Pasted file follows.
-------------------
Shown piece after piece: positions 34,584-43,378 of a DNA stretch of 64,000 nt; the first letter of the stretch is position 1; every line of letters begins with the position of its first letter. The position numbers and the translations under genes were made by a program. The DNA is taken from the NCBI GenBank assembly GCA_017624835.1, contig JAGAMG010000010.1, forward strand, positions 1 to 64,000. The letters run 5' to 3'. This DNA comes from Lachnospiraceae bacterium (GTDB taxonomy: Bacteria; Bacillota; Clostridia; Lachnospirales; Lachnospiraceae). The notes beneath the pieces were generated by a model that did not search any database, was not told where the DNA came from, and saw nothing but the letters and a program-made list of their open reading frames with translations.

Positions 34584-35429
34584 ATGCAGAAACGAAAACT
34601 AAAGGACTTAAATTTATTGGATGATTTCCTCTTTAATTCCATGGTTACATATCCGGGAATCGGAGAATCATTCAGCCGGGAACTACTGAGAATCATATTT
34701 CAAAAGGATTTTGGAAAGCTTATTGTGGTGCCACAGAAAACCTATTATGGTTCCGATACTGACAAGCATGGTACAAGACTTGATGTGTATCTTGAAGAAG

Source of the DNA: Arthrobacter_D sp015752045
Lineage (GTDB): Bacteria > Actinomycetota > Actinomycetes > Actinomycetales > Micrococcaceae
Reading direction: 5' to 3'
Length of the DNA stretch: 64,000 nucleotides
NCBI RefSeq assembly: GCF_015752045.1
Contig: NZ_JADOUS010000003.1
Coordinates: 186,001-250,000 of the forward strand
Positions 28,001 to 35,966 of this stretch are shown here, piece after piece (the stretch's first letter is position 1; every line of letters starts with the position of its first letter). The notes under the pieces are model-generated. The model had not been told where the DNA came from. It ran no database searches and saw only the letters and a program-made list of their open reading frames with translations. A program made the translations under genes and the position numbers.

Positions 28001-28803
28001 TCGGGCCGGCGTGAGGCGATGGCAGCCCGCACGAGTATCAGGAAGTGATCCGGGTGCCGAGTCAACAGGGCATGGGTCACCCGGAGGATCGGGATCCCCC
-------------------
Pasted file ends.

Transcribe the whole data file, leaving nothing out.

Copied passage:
Shown piece after piece: positions 34,584-43,378 of a DNA stretch of 64,000 nt; the first letter of the stretch is position 1; every line of letters begins with the position of its first letter. The position numbers and the translations under genes were made by a program. The DNA is taken from the NCBI GenBank assembly GCA_017624835.1, contig JAGAMG010000010.1, forward strand, positions 1 to 64,000. The letters run 5' to 3'. This DNA comes from Lachnospiraceae bacterium (GTDB taxonomy: Bacteria; Bacillota; Clostridia; Lachnospirales; Lachnospiraceae). The notes beneath the pieces were generated by a model that did not search any database, was not told where the DNA came from, and saw nothing but the letters and a program-made list of their open reading frames with translations.

Positions 34584-35429
34584 ATGCAGAAACGAAAACT
34601 AAAGGACTTAAATTTATTGGATGATTTCCTCTTTAATTCCATGGTTACATATCCGGGAATCGGAGAATCATTCAGCCGGGAACTACTGAGAATCATATTT
34701 CAAAAGGATTTTGGAAAGCTTATTGTGGTGCCACAGAAAACCTATTATGGTTCCGATACTGACAAGCATGGTACAAGACTTGATGTGTATCTTGAAGAAG

Source of the DNA: Arthrobacter_D sp015752045
Lineage (GTDB): Bacteria > Actinomycetota > Actinomycetes > Actinomycetales > Micrococcaceae
Reading direction: 5' to 3'
Length of the DNA stretch: 64,000 nucleotides
NCBI RefSeq assembly: GCF_015752045.1
Contig: NZ_JADOUS010000003.1
Coordinates: 186,001-250,000 of the forward strand
Positions 28,001 to 35,966 of this stretch are shown here, piece after piece (the stretch's first letter is position 1; every line of letters starts with the position of its first letter). The notes under the pieces are model-generated. The model had not been told where the DNA came from. It ran no database searches and saw only the letters and a program-made list of their open reading frames with translations. A program made the translations under genes and the position numbers.

Positions 28001-28803
28001 TCGGGCCGGCGTGAGGCGATGGCAGCCCGCACGAGTATCAGGAAGTGATCCGGGTGCCGAGTCAACAGGGCATGGGTCACCCGGAGGATCGGGATCCCCC